GRAYT PEOPLE: Nneoma Nwankwo | Writer & Researcher


Nneoma Nwankwo is a writer, researcher, and the sister to my good friend, Nduka Nwankwo. The dynamic nature of friendships is that you potentially acquire a portal into their network of associates, friends, and family. As the “2016 Virginia Tech Undergraduate Student of the Year” and research analyst & activist on “menstrual hygiene management on girls in underserved areas of sub-Saharan Africa”, Nneoma is an example of the “graytness” that comes from having “grayt” friendships.

Join me for an in-depth conversation with Nneoma as she shares insightful stories from her upbringing in Nigeria, lessons acquired from her burgeoning journey in public and urban affairs, her perceived “graytness”, and wisdom that we can all embrace to “Make our good, GRAYT”:



1. What compelled you to focus your research and efforts to public and urban affairs? (When did you first know that you wanted to pursue research and/or a career that would position you to address public and urban affair issues?

Nneoma: Growing up, I was always very aware of the structural and infrastructural issues in Nigeria. You would read in the newspapers of little kids falling into pipes or get frustrated travelling a 30-min distance in 3 hours because of unnecessary traffic, and I remember often thinking that my country was too well-equipped in natural resources and human resources to still have fundamental issues like these. I chose to study public and urban affairs because it’s incredibly encompassing of all sorts of issues, you get familiar with environmental law, with water sanitation, with zoning and then with policy, all in the same breath. I was drawn to it because of the broadness of issues that can be tackled, and the diversity of places that it often covers.


2. What are your earliest and/or fondest memories that encouraged you to address international service and issues facing girls and women in developing nations?

Nneoma: My mom has been my biggest inspiration in this way. When I was 16, I took a gap year between secondary school and university, and I travelled Northern Nigeria with her. She’s a Gender Advisor and has done work with international development organizations from UNICEF, to Oxfam to GEMS 3, amongst others. I followed her a lot and watched her facilitate workshops, bond with underserved communities, support and create initiatives. I basically watched her change womens’ lives and she put me right in the middle of it. She let me participate in the Gender Policy Dialogue that the World Bank held in Lagos in 2012, and I remember we were coming up with all these potential policy changes to take to the national government, and I literally thought, “This is what I want to do.”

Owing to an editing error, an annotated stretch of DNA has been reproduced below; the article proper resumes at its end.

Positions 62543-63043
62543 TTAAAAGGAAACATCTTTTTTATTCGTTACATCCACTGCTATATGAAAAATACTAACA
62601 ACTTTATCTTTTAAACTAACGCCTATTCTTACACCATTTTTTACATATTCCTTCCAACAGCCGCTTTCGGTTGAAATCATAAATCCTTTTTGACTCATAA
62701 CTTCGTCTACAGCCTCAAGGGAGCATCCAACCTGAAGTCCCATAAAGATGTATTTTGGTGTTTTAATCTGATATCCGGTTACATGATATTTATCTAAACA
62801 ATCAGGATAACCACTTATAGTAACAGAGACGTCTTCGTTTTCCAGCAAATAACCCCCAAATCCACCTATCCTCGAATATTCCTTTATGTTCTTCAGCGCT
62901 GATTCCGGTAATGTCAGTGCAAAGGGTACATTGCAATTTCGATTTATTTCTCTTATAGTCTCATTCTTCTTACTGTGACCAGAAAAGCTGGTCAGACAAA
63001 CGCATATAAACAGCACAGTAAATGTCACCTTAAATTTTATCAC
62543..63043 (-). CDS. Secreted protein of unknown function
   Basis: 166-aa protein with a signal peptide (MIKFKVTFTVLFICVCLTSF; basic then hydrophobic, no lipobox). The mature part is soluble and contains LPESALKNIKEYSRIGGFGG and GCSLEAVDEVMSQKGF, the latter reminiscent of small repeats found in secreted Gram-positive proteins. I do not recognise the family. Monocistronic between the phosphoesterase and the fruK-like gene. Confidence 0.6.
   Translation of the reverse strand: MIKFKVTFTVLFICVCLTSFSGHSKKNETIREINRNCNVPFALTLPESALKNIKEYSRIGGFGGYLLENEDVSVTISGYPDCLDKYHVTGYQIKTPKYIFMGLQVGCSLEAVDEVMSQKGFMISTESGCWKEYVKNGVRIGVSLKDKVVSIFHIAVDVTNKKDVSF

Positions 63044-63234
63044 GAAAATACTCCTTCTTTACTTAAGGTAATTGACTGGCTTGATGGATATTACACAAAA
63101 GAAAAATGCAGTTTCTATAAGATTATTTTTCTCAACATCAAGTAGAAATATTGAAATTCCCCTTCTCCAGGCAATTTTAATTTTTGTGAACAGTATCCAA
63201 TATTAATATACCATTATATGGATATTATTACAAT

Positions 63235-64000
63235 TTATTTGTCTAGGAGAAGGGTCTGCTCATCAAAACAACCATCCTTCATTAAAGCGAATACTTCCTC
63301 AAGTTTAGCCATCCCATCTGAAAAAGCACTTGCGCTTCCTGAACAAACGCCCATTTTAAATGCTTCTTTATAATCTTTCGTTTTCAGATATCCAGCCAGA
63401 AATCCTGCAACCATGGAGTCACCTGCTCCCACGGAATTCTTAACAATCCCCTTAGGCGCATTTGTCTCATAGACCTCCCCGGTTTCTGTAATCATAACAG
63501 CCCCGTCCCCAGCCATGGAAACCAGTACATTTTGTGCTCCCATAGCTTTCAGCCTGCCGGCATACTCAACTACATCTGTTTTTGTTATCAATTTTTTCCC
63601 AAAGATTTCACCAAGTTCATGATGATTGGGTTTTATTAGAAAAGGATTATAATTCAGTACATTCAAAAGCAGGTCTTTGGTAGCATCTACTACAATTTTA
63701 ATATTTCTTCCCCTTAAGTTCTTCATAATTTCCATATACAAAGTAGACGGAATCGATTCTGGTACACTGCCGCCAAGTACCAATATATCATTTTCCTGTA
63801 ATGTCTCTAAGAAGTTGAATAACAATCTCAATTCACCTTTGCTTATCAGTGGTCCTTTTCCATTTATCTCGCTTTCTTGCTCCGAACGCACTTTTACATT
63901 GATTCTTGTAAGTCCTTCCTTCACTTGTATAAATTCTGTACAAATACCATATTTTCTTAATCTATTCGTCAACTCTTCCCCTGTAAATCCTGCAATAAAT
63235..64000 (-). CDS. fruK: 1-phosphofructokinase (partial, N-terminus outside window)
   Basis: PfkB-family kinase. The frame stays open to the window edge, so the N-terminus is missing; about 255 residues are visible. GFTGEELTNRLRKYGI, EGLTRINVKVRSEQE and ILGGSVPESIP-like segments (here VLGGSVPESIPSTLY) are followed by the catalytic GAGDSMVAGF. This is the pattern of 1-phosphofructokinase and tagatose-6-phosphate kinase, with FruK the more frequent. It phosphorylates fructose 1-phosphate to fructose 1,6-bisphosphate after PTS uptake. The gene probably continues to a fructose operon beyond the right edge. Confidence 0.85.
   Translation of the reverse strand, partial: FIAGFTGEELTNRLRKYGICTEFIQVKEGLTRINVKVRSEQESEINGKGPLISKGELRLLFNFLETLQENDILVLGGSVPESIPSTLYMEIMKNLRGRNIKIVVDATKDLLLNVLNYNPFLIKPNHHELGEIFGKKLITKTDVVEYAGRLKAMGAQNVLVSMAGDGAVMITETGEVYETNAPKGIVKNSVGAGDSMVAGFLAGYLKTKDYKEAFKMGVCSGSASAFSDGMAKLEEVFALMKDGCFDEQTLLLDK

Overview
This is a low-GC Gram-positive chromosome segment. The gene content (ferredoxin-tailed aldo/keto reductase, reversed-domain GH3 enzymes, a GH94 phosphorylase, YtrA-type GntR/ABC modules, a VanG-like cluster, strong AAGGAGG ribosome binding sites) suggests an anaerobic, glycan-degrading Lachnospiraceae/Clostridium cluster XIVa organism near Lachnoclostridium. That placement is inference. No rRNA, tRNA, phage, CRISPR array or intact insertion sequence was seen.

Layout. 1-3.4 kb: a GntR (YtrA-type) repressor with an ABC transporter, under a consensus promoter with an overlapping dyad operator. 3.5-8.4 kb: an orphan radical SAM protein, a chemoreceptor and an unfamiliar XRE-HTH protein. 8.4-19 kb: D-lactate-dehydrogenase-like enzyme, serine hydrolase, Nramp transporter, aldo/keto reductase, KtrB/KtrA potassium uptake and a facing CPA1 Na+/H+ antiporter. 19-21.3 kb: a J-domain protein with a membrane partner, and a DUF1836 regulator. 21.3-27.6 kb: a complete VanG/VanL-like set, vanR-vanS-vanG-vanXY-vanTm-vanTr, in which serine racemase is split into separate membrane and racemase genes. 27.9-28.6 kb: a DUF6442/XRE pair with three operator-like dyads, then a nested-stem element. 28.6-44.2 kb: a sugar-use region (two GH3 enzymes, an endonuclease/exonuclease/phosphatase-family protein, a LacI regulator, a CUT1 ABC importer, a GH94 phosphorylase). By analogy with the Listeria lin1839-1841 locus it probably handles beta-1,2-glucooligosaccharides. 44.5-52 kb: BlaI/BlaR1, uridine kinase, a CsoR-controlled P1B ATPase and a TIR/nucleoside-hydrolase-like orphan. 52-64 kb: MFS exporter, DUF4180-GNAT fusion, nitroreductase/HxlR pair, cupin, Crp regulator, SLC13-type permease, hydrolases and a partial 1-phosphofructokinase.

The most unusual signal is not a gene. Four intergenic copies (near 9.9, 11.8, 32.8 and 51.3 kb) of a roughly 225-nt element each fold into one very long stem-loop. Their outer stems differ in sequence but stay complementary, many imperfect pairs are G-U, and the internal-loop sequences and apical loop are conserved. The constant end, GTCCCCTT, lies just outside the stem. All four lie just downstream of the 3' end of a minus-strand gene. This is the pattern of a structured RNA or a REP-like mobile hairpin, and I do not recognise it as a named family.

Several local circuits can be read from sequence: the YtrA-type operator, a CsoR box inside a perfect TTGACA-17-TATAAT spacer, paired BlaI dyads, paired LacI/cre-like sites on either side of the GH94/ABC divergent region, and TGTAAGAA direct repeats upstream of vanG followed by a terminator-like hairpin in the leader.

3. What are some of the preparatory steps that have prepared you to one day flourish in transforming the treatment of girls?

Nneoma: I study, I learn and I try not to stop at sympathy. It’s really easy to say “Wow that’s terrible,” and change the channel, or go back to your TL, but I actively try to teach myself to say “How can I get involved.” Of course, you can’t do this for every single issue (or you might run mad, and then be ineffective); but I take those issues that I find near and dear to me, and I literally make lists of how to be involved. Sometimes, it’s as little as raising awareness—sharing about them on social media, donating to causes, attending seminars—other times, it’s jumping into the research myself, learning about it, and contributing actively (in the field) to the solutions.

4. What values have you brought with you from childhood in Nigeria to shape your perseverance towards fulfilling your purpose?

Nneoma: I definitely learned to put in my best. My parents always made it so that I at least tried. It’s important to minimize the fear of failure by prioritizing the disappointment of not trying. Nigeria is an incredibly communal society, that your successes are not yours alone—so there’s the pressure of doing well, but more importantly, there’s the comfort of knowing that you’re not alone if you don’t succeed.



5. What do you identify as that differentiating factor that makes you equipped to address issues facing girls in underserved areas in Africa and throughout the world? What is your [graytness]?